Our estimates for climate tipping point thresholds are based on what would happen if global warming stayed at that level for many years. So a tipping threshold that is estimated to lie at 1.5°C won’t have been reached until global temperatures average 1.5°C for around a decade. Similarly, the Paris Agreement’s lower limit will not be bust upon first contact with 1.5°C – it’s the long-term average rather than a given year (or day) that counts.
The wide ranges over which particular tipping points are estimated to lie mean that we can’t say for sure exactly when tipping becomes inevitable, only that tipping becomes more likely with every fraction of warming within that range. Some systems, like ice sheets, are slow to respond to global warming and may have a window in which conditions can temporarily exceed the critical threshold for a few decades. This offers a chance for warming to be brought below it again before the system is guaranteed to tip over into a new state.
Some commentators worry that recent temperature and sea ice extremes might themselves be the result of tipping points approaching. This is because some complex systems are thought to “flicker” when under stress, briefly jumping to a new state and back again before they permanently tip over. It’s even been suggested that recent extremes might be evidence that tipping is already underway.
Rather than an unforeseen tipping point approaching, the dramatic extremes in temperature and sea ice extent are best explained as natural variability on top of long-term warming. In other words, they sit within a natural range that is rapidly shifting upwards as a result of global warming. Emissions of sunlight-reflecting aerosols from shipping also fell sharply with new regulations in 2020. These blocked a small amount of warming which is now starting to reappear.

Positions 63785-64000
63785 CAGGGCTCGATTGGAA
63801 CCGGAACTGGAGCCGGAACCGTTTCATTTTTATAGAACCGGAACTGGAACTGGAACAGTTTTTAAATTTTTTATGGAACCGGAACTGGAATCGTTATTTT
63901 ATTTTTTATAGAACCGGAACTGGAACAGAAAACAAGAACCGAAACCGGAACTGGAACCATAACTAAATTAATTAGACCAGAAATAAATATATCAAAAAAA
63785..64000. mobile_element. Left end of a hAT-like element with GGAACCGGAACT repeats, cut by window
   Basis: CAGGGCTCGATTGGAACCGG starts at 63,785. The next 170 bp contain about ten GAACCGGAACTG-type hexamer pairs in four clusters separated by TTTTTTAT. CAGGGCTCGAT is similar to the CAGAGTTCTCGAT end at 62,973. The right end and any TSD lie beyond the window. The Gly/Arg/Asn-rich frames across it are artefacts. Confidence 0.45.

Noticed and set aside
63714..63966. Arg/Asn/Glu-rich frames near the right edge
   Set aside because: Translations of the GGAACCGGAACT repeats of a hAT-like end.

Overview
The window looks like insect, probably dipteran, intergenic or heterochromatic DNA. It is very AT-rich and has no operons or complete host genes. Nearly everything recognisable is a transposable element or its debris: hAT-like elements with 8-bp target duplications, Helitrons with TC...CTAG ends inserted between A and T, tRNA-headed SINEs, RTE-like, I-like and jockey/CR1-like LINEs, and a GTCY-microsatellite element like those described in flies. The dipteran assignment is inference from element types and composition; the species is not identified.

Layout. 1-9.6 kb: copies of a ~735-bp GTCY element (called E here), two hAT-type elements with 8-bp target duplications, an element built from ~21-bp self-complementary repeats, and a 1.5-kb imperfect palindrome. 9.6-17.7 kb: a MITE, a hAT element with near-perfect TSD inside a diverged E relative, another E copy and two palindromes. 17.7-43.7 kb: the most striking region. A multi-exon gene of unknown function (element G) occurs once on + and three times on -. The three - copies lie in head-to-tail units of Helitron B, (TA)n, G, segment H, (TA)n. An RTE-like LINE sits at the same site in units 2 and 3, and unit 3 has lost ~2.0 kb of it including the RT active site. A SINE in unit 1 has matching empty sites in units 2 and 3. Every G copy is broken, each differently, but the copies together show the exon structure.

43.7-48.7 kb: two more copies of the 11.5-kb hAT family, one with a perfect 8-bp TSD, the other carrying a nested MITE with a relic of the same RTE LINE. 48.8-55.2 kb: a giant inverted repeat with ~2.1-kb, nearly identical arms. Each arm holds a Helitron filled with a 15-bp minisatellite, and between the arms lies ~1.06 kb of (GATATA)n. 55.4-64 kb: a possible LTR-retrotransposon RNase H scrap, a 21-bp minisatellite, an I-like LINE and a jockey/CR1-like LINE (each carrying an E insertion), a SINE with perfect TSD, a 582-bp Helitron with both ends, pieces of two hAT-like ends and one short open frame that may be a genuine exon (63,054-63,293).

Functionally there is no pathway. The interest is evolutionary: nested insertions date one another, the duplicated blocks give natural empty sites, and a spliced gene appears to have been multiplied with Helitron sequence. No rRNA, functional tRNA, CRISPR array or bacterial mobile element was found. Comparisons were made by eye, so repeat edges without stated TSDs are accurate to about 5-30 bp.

Broken temperature records during an El Niño event are a symptom of underlying global warming, and it’s this long-term warming which will ultimately trigger climate tipping points, especially once the global average passes 1.5°C. An El Niño event will help destabilize some systems, which could tip if they are smaller or respond quickly.
For example, when average warming reaches around 1.5°C, a future strong El Niño temporarily pushing the world’s average temperature to 1.7°C could cause some coral reefs to start dying off before a cooling La Niña arrives. The same could happen during this El Niño if the tipping thresholds for coral reefs happen to lie towards the bottom of their estimated range. However, lower-end climate tipping point thresholds are less likely. For other systems that respond more slowly to warming like ice sheets, the subsequent La Niña should (temporarily) balance things out.
So, it’s unlikely, but not impossible, that this new El Niño event will directly trigger climate tipping points. Instead, coming El Niño events combined with human-driven global warming will continue to break temperature records, and the chance of tipping points being crossed will continue to grow as long-term warming proceeds.
Increasing global warming by continuing to burn fossil fuels will also make future El Niño events more intense. Modelling suggests this may already be happening. Yet more motivation, if it were needed, to cut greenhouse gas emissions as rapidly as possible to limit their damage.